Posted on Tuesday, October 14th, 2014 at 10:54am.

Andrew Fortune wrote: You're correct Jayne, someone was not paying attention to this particular buyer's needs. It is possible that this was simply a "difficult" buyer who would not listen to their Realtor, or loan officer(s), but most likely it was just a neglected home buyer who was not given the proper information to prepare them for the closing. Unfortunately, it does happen.

Posted on Tuesday, October 14th, 2014 at 11:44am.

Kathy Batesel wrote: This is a well written article that I will share with others, but I'd like to add something that you could have told the buyer without threatening your seller's best interests: The lender had a legal obligation to provide a good faith estimate (GFE) within three days of them completing their application. If they were not provided one, the lender may be forced to eat the costs (and possibly even more.) I closed one just last week where the lender forgot to add the appraisal fee on the GFE and as a result, paid for that portion of the buyer's closing costs. I am not sure who would oversee this, but a buyer could begin by talking to their agent or to the title company or attorney who handled the closing, speaking to the compliance department at their lender's company, or by hiring an attorney of their own. I am not an attorney and none of this should be construed as legal advice. I am a real estate agent in Kansas and Missouri.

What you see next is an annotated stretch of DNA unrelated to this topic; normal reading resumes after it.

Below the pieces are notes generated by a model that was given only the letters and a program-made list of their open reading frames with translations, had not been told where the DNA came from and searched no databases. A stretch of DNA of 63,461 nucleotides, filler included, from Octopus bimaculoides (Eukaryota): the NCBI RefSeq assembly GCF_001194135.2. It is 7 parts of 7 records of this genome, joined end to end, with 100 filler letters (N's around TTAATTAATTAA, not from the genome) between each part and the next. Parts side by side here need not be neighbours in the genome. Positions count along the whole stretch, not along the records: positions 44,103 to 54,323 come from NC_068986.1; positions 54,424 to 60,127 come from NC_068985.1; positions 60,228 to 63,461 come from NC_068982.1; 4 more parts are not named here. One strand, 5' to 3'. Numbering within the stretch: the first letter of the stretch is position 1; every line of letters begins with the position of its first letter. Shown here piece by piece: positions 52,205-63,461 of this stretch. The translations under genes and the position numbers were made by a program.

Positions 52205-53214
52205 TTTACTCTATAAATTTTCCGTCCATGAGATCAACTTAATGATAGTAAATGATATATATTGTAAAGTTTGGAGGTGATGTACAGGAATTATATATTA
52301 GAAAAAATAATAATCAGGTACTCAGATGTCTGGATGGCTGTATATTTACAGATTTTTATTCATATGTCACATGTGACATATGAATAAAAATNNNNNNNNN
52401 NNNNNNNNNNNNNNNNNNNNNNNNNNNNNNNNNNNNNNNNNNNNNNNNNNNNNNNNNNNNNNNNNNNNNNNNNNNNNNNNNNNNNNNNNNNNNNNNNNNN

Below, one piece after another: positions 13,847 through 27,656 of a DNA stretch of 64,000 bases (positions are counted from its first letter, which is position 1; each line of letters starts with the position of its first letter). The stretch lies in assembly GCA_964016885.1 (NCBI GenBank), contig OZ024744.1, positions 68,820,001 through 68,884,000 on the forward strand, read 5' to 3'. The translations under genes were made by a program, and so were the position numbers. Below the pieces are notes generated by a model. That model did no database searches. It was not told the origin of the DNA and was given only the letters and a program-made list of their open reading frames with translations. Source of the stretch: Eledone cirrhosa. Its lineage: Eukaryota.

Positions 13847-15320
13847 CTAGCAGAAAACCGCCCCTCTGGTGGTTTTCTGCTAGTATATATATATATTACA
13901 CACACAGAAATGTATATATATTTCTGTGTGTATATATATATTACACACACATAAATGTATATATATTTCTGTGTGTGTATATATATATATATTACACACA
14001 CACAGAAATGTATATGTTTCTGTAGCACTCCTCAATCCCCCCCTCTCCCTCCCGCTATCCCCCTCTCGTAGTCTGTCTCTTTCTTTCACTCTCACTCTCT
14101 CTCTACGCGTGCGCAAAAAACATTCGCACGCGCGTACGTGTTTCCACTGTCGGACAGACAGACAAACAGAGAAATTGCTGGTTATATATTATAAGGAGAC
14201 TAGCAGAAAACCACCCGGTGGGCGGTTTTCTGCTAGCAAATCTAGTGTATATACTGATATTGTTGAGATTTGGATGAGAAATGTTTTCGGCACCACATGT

Posted on Tuesday, October 14th, 2014 at 11:51am.

Andrew Fortune wrote: Kathy, thank you for your comments. Very good points! It is possible that the home buyer received the GFE from the lender, but never reviewed it or understood it. Your advice is great for buyers who may never receive the GFE though. I know the rules are also about to get even more stringent on lenders to get the GFE and HUD-1 in even less time next year.

Posted on Tuesday, October 14th, 2014 at 12:21pm.